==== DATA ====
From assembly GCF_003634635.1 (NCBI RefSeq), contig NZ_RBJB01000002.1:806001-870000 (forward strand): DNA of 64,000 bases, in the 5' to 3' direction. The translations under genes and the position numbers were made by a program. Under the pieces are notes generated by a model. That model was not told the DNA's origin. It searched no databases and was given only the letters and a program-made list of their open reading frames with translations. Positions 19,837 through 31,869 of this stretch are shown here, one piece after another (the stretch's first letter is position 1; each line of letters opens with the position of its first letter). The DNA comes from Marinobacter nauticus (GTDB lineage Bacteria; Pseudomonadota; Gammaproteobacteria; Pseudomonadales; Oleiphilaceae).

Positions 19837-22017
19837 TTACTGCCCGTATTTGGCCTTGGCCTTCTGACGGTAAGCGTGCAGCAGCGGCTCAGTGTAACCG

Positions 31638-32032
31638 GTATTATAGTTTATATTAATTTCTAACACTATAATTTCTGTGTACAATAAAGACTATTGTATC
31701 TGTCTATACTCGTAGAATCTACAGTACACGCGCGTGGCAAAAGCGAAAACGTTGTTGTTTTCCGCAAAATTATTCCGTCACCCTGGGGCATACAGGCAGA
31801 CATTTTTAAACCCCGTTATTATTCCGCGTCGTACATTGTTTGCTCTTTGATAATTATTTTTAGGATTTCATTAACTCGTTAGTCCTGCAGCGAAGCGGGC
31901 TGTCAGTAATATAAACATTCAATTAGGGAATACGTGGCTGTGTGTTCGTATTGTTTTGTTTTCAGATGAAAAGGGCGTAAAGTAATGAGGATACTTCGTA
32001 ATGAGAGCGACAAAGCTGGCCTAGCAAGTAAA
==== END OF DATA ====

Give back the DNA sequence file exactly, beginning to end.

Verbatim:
From assembly GCF_003634635.1 (NCBI RefSeq), contig NZ_RBJB01000002.1:806001-870000 (forward strand): DNA of 64,000 bases, in the 5' to 3' direction. The translations under genes and the position numbers were made by a program. Under the pieces are notes generated by a model. That model was not told the DNA's origin. It searched no databases and was given only the letters and a program-made list of their open reading frames with translations. Positions 19,837 through 31,869 of this stretch are shown here, one piece after another (the stretch's first letter is position 1; each line of letters opens with the position of its first letter). The DNA comes from Marinobacter nauticus (GTDB lineage Bacteria; Pseudomonadota; Gammaproteobacteria; Pseudomonadales; Oleiphilaceae).

Positions 19837-22017
19837 TTACTGCCCGTATTTGGCCTTGGCCTTCTGACGGTAAGCGTGCAGCAGCGGCTCAGTGTAACCG

Positions 31638-32032
31638 GTATTATAGTTTATATTAATTTCTAACACTATAATTTCTGTGTACAATAAAGACTATTGTATC
31701 TGTCTATACTCGTAGAATCTACAGTACACGCGCGTGGCAAAAGCGAAAACGTTGTTGTTTTCCGCAAAATTATTCCGTCACCCTGGGGCATACAGGCAGA
31801 CATTTTTAAACCCCGTTATTATTCCGCGTCGTACATTGTTTGCTCTTTGATAATTATTTTTAGGATTTCATTAACTCGTTAGTCCTGCAGCGAAGCGGGC
31901 TGTCAGTAATATAAACATTCAATTAGGGAATACGTGGCTGTGTGTTCGTATTGTTTTGTTTTCAGATGAAAAGGGCGTAAAGTAATGAGGATACTTCGTA
32001 ATGAGAGCGACAAAGCTGGCCTAGCAAGTAAA